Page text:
Valentine’s Day is more than chocolate, date night, roses and couples. This year, why not make the focus about loving yourself? Whether you are currently struggling with an eating disorder or if you have been in recovery for years, we’re sharing several ways to celebrate you this Valentine’s Day. Bonus: these practices are certain to bolster your recovery.
According to the ancient Greeks, there are eight different types of love that range from erotic love and enduring love to self-love and selfless love. When it comes to Valentine’s Day, many romantic couples celebrate “eros” (erotic love) or “pragma” (enduring love). However, love can be observed between family members, between friends and celebrated within yourself — especially important for those in recovery.
Focus on Self-Love
Think of Valentine’s Day as a way to celebrate “philautia” or self-love rather than just being a romantic holiday for couples. For those in eating disorder recovery, finding room on Valentine’s Day to practice self-love can be extremely beneficial to your mood. After all, eating disorders thrive on self-loathing.
Action item: Treat yourself. Buy flowers, relax with a book, cook a nice dinner and be grateful for the good things you’ve got going on in your life.
In with the Good; Out with the Bad
Make this year the year you allow only positive and uplifting people into your life. Eliminate all toxic thoughts, actions and individuals that currently surround you. It is just as important to remove the negative forces in life as it is to cherish the positive. Know that sometimes it can be challenging to know the difference.
Individuals with a history eating disorders may have a hard time discerning toxic relationships from mutual love. As a result, a toxic relationship to someone else may be completely normal to an individual who has undergone years of disordered eating.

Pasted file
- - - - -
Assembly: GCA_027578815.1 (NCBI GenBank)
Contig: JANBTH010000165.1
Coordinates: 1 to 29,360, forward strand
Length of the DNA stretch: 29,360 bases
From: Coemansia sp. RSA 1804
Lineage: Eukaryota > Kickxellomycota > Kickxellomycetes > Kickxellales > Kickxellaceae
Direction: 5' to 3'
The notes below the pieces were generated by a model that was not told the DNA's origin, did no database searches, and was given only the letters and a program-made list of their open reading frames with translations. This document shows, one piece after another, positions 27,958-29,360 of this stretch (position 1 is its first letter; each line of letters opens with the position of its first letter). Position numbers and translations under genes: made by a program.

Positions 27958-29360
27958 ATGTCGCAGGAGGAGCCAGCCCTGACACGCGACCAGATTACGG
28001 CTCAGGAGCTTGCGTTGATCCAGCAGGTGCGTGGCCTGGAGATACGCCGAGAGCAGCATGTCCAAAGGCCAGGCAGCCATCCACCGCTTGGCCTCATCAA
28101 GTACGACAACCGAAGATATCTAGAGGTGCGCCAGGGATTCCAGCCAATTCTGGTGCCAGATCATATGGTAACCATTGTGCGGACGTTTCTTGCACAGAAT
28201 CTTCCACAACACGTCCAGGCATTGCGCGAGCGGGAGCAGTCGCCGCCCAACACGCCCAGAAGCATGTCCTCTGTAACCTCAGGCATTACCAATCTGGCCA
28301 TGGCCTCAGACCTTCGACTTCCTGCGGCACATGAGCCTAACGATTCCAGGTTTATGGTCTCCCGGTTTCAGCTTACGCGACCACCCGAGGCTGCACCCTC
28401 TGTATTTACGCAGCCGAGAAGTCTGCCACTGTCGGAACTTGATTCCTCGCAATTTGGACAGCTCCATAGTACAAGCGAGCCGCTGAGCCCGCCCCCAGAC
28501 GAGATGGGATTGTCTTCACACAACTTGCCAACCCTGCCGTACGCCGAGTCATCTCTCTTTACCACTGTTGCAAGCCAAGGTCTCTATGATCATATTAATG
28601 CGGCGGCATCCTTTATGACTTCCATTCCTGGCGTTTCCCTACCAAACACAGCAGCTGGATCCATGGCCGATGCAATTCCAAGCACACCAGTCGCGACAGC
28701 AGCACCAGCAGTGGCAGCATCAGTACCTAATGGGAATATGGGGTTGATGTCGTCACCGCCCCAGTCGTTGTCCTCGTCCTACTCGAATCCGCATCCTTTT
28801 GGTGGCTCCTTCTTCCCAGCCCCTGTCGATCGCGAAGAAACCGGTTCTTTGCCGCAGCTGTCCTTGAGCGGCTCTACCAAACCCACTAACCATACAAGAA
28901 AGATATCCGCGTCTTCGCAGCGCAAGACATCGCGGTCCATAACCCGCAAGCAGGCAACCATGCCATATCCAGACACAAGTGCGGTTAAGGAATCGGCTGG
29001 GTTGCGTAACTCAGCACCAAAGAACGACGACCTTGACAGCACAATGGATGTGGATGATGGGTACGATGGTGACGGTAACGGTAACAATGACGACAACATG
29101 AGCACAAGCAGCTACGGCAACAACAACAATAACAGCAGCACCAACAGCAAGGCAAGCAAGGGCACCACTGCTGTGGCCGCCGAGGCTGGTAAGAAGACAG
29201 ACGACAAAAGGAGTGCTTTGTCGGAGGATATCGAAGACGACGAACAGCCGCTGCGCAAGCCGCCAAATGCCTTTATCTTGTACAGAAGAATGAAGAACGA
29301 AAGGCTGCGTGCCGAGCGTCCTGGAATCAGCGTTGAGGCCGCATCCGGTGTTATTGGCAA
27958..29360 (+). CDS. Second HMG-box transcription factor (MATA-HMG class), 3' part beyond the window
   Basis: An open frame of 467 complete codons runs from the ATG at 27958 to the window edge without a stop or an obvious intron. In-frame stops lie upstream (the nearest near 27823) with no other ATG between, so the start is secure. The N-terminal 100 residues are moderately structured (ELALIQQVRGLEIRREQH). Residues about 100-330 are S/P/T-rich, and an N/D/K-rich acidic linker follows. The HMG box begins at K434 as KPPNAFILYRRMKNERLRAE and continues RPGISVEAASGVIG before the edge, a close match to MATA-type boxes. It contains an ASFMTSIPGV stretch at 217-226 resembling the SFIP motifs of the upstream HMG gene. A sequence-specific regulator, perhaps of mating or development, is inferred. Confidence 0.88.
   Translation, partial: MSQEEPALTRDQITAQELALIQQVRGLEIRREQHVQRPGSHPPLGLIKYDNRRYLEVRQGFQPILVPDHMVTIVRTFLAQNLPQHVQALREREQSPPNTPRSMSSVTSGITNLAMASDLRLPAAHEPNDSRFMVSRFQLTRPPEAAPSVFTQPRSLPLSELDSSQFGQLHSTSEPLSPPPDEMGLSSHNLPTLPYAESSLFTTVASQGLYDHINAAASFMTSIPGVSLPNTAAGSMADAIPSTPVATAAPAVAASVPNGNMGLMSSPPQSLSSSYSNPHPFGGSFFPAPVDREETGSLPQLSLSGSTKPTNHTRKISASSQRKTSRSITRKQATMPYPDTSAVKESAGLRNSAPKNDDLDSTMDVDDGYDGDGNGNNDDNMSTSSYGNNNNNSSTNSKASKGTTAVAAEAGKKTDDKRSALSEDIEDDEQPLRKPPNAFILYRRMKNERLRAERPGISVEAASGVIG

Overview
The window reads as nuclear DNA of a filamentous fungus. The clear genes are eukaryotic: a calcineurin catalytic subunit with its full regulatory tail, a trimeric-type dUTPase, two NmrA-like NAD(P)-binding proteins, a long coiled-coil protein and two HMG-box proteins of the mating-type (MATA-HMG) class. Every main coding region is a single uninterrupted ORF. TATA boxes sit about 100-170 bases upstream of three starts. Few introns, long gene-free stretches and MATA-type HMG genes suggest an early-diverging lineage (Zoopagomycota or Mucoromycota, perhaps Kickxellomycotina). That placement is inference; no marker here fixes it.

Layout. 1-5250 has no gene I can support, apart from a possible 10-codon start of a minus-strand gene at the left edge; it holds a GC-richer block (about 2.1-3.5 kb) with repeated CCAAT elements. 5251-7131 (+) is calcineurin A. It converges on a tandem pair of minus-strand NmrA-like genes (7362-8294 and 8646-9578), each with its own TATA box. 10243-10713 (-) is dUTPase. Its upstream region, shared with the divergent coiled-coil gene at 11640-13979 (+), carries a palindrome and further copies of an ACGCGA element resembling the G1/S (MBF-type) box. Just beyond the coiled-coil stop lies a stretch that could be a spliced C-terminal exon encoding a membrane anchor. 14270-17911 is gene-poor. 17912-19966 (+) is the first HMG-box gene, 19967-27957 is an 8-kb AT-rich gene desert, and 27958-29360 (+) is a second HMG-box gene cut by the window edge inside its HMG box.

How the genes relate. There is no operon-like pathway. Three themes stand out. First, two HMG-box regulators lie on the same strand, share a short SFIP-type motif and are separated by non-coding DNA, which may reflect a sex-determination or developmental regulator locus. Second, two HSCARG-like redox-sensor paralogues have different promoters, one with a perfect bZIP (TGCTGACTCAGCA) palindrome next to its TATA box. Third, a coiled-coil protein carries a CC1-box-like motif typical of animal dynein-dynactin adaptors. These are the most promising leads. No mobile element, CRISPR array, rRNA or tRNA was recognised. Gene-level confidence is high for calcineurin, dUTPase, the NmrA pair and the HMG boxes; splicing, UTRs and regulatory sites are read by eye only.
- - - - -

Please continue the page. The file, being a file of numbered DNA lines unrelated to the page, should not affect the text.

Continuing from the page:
Action Item: Critically scrutinize the relationships in your life to identify which ones are toxic and which ones are truly beneficial. This is one of the essential components to self-care. Since Valentine’s Day is centered on love and relationships, there is no better time to do some self-analyzing and to determine which relationships in your life are toxic and which ones are based on true love.
Be OK with Good Enough
Eating disorders go hand-in-hand with perfectionism. Many individuals with a history of eating disorders often set themselves up for failure if perfectionism cannot be attained. Learning to be “good enough” and not perfect means that we have to learn how to be comfortable in our skin even though we have faults. We do not compare ourselves to others, but we strive to do our best on an everyday basis. Some days we will have bad days or bad moments, and we must learn to accept that it is okay and to cherish the good days even more. This means that there is no room for self-condemnation. This behavior uses up our energy, drains us of motivation and keeps us stuck in the slip.
Action Item: Practice forgiving yourself for perceived “mistakes” and “flaws.” Pat yourself on the back when you help others, create something new or just let yourself relax!
Schedule in Your Self-Care
We as humans are creatures of habit. We gravitate towards what is familiar and tend to stay away from the unknown. Adopting healthy practices in our daily lives can change the way we think, feel and live. It all starts with one small self-care step at a time. This may be waking up an hour early to practice yoga, meditate or enjoy a cup of coffee in silence before we start our busy day.
Action Item: Giving yourself time each day to practice self-care can turn into a pattern and become a healthy lifestyle.
It’s All about You this Valentine’s Day
We have control over our attitudes, words, actions, choices and behaviors and although there will be certain things we cannot control, it is essential to make healthy decisions and turn them into daily habits.
Starting to love yourself in eating disorder recovery can begin with Valentine’s Day but should be an everyday practice. Giving yourself the respect and love you deserve daily will turn into a healthy habit if practiced continuously for three months, as many experts say a pattern is formed within this time frame. Your eating disorder recovery can benefit from giving yourself some self-love on this holiday and all year around.
If you’re struggling in recovery and are looking for support, please reach out to us today. We can discuss treatment options or help you find the support you need.
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